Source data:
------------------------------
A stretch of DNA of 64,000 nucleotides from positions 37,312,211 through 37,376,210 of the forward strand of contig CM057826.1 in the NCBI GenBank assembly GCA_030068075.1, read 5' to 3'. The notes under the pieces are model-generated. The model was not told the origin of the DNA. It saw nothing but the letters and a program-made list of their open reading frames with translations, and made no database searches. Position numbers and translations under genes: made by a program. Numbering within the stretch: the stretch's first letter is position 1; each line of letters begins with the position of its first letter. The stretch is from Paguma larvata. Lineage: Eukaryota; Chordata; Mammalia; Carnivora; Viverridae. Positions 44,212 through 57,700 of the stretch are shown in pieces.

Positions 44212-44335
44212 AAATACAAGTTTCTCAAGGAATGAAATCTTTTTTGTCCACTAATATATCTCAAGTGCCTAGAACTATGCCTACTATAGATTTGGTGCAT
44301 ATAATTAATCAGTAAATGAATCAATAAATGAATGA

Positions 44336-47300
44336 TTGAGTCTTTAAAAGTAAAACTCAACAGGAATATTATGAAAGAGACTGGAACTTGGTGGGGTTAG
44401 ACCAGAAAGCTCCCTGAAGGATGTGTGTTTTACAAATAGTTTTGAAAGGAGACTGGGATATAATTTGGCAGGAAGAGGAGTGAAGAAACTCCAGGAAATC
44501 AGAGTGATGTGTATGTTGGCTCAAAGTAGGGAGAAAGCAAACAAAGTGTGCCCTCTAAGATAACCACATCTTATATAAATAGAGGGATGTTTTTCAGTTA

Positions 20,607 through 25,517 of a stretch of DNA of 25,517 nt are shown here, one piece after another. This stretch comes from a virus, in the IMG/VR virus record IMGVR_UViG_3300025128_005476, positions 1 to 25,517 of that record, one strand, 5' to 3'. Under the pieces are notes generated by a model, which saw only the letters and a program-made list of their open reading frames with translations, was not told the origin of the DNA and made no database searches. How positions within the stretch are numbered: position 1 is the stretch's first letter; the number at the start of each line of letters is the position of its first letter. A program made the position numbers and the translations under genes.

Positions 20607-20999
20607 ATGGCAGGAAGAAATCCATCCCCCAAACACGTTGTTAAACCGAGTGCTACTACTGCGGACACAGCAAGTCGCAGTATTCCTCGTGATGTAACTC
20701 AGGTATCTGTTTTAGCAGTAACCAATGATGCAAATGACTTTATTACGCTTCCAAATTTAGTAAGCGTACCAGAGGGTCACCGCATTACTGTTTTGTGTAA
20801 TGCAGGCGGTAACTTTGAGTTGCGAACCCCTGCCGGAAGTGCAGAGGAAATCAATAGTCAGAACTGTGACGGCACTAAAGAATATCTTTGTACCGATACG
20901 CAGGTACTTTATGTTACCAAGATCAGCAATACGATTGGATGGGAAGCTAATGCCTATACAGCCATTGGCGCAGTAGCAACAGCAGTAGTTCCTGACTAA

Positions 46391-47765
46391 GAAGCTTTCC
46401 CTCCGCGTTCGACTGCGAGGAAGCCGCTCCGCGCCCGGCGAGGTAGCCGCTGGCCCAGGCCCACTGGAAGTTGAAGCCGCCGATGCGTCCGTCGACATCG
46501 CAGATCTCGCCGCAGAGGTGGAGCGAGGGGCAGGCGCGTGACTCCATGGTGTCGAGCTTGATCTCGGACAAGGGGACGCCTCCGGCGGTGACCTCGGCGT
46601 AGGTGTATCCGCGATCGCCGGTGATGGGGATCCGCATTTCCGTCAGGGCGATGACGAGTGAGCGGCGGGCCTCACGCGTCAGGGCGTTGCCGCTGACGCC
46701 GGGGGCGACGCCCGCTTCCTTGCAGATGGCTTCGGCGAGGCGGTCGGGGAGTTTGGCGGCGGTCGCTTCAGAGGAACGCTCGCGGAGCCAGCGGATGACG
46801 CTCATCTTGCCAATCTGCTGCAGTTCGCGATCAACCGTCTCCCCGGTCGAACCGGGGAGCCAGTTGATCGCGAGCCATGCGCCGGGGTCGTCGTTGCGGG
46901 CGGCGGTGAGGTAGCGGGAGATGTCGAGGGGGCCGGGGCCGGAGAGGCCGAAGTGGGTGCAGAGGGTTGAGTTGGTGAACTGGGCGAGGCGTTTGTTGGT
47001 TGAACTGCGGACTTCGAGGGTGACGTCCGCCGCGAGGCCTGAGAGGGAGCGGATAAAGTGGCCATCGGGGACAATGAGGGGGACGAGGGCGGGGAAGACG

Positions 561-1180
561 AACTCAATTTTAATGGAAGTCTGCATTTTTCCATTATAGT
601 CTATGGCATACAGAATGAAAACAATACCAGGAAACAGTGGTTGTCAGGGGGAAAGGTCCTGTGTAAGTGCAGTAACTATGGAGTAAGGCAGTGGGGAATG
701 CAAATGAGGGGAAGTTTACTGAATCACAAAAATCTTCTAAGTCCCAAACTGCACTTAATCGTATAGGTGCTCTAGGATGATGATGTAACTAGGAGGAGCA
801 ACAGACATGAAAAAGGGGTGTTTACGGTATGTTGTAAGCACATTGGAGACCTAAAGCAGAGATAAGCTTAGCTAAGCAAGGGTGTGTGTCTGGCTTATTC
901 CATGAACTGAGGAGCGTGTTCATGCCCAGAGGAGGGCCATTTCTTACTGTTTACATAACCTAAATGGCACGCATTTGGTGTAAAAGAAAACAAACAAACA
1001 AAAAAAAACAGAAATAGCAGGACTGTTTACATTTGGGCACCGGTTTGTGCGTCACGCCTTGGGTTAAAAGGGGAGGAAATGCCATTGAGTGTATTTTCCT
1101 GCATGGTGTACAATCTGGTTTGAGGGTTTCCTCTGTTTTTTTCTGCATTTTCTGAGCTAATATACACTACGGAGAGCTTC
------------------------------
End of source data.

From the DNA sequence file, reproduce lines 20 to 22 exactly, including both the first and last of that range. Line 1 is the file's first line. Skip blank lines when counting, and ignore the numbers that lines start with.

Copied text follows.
46701 GGGGGCGACGCCCGCTTCCTTGCAGATGGCTTCGGCGAGGCGGTCGGGGAGTTTGGCGGCGGTCGCTTCAGAGGAACGCTCGCGGAGCCAGCGGATGACG
46801 CTCATCTTGCCAATCTGCTGCAGTTCGCGATCAACCGTCTCCCCGGTCGAACCGGGGAGCCAGTTGATCGCGAGCCATGCGCCGGGGTCGTCGTTGCGGG
46901 CGGCGGTGAGGTAGCGGGAGATGTCGAGGGGGCCGGGGCCGGAGAGGCCGAAGTGGGTGCAGAGGGTTGAGTTGGTGAACTGGGCGAGGCGTTTGTTGGT